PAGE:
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1990: Dene, Métis sign historic land claim agreement

The Story

A week ago, the protracted negotiations almost fell apart. But today, it looks like the Dene and Métis of the Northwest Territories' Mackenzie Valley will sign a long-awaited final land claim agreement with the federal government. The accord would give the Native groups control of more than 180,000 sq. km of land, plus $500 million over 20 years. In this clip from CBC's Midday, host Valerie Pringle talks to Dene leader Bill Erasmus and Métis leader Gary Bohnet about the potential deal. There's "a general feeling of optimism that we're going to have this deal initialled today," says Bohnet. But even if it is signed, Erasmus adds, "there's still a heck of a lot of work to do."

Medium: Television
Program: Midday
Broadcast Date: April 9, 1990
Guests: Gary Bohnet, Bill Erasmus
Host: Ralph Benmergui
Interviewer: Valerie Pringle
Duration: 8:03

Did You know?

• Dene are Aboriginal people of the Northwest Territories.

• The Métis people began as the offspring of white fathers and Aboriginal mothers during Canada's early settlement years, and their descendents soon evolved into their own distinct Aboriginal community.

• Numerous treaties concerning "Indian" land were signed in Canada between 1781 and the early 20th century. These agreements generally had Native people giving up title to their land to Canada's white settlers in exchange for protection on a "reserve." They were also often given other free services such as education and medical care. Unfortunately, the two parties frequently had different ideas on what they had agreed upon. The settlers typically considered it an economic transaction while the Native people thought they were signing friendship treaties.

• In 1899, the Native people living in the Mackenzie Valley of the Northwest Territories signed Treaty 8, which included what is now northern Alberta, northwest Saskatchewan and a small part of the Northwest Territories. In 1921 they signed Treaty 11, which comprised most of the Mackenzie Valley area of the Northwest Territories.

• During the 1970s, the Dene and Métis of Mackenzie Valley came together to challenge the interpretations of Treaties 8 and 11. They argued that the federal government hadn't fulfilled treaty obligations. They also argued that the treaties didn't actually represent a surrender of native land, since the native people believed they were simply signing peace treaties.

• The 1970s saw numerous similar challenges from Aboriginal groups across Canada.

• The Dene and Métis wanted resolution of a number of issues, including:
- Land ownership.
- Control over non-renewable resources.
- Protection of hunting, fishing and trapping rights.
- Preservation of native language and culture.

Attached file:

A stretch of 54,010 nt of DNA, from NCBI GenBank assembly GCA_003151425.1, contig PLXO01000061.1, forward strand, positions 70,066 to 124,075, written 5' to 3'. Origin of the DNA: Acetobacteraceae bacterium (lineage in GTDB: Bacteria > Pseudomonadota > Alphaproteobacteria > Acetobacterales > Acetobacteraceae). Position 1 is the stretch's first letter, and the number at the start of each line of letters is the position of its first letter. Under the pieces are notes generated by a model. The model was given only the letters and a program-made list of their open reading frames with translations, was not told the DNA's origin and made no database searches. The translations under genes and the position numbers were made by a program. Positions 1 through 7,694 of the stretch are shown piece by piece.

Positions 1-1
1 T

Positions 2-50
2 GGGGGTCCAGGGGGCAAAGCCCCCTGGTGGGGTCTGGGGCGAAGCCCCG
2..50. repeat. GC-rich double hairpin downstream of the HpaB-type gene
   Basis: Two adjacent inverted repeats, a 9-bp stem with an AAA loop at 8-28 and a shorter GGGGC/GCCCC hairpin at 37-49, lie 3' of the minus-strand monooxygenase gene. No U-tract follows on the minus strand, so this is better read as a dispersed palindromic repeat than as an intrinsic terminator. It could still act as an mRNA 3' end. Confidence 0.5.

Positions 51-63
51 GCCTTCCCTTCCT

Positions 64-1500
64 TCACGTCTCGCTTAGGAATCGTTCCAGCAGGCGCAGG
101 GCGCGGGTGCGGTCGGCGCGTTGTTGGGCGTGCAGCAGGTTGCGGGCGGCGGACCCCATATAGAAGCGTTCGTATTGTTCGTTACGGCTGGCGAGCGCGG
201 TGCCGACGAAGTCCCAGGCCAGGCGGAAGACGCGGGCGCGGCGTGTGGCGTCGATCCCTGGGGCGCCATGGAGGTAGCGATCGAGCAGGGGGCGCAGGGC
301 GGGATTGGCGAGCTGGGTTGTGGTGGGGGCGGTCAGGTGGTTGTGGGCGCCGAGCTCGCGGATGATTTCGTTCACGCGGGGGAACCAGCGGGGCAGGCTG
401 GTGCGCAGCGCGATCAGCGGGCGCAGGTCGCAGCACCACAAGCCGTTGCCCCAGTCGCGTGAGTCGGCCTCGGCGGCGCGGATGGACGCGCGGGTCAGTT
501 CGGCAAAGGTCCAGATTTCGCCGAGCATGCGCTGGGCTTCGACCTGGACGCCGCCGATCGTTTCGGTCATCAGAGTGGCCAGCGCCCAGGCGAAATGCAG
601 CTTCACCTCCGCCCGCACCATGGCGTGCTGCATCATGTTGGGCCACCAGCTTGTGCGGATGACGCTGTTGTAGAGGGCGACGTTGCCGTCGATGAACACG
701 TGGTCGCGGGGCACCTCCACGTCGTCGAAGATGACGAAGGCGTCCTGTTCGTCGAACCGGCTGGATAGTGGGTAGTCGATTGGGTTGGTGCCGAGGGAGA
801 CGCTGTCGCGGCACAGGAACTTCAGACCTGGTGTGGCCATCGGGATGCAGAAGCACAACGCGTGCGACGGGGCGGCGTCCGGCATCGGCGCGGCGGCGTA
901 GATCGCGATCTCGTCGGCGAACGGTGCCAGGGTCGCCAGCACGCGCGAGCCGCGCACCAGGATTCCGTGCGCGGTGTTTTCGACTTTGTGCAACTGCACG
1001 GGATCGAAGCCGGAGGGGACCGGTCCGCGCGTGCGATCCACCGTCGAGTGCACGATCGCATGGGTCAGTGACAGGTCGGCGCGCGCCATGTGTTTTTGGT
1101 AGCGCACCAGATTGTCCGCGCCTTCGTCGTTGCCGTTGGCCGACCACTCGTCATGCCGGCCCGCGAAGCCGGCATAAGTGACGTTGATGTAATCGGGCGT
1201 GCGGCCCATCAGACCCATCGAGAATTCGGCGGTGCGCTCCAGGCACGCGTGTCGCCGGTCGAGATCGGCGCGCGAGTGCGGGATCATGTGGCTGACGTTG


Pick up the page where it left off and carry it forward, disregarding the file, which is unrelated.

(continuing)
- Compensation for "past use" of land by non-Native people.

• Official negotiations between Dene/Métis people and the federal government began in 1981. In September 1988, an agreement-in-principle was reached by Dene/Métis people, Prime Minister Brian Mulroney and the Northwest Territories' government.

• There was a March 31, 1990, deadline set for ratifying a final agreement. They missed this deadline after talks broke down. Contentious issues included entrenchment of self-government in the Constitution - which many Native people wanted but the government said it couldn't offer at the time - and treaty rights. The government wanted Dene/Métis people to give up certain treaty rights in exchange for the new deal, but many Dene/Métis felt they shouldn't have to do so.

• On April 9, 1990, the parties did sign the final agreement. In addition to the land and compensation, the final agreement also included subsurface mineral rights to 10,000 sq. km, plus special hunting, fishing and trapping rights and a share of resource royalties. The Dene/Métis people agreed to give up the rights obtained in treaties 8 and 11.

• The Dene and Métis leaders were happy with the outcome and recommended that their people vote to ratify it. In an April 11, 1990, Globe and Mail article, Dene leader Bill Erasmus called April 9 a historic date. "I think what we're doing is committing ourselves to a process, and I think we're guaranteeing a future for our people."

• The optimism was short-lived. Later that year, several groups within the Dene/Métis didn't want to ratify the agreement as it stood. The government announced it would re-negotiate claims with each of the five regions of the Mackenzie Valley separately. In 1992, the Gwich'in Dene/Métis settled their land claims and in 1994 the Sahtu people settled theirs. The Tlicho (Dogrib) signed a combined land claim and self-governance agreement that came into effect in 2005. The Deh Cho's land claims remain unsettled (2006), and the Akaitcho chose to seek fulfilment of their original treaty rights instead.


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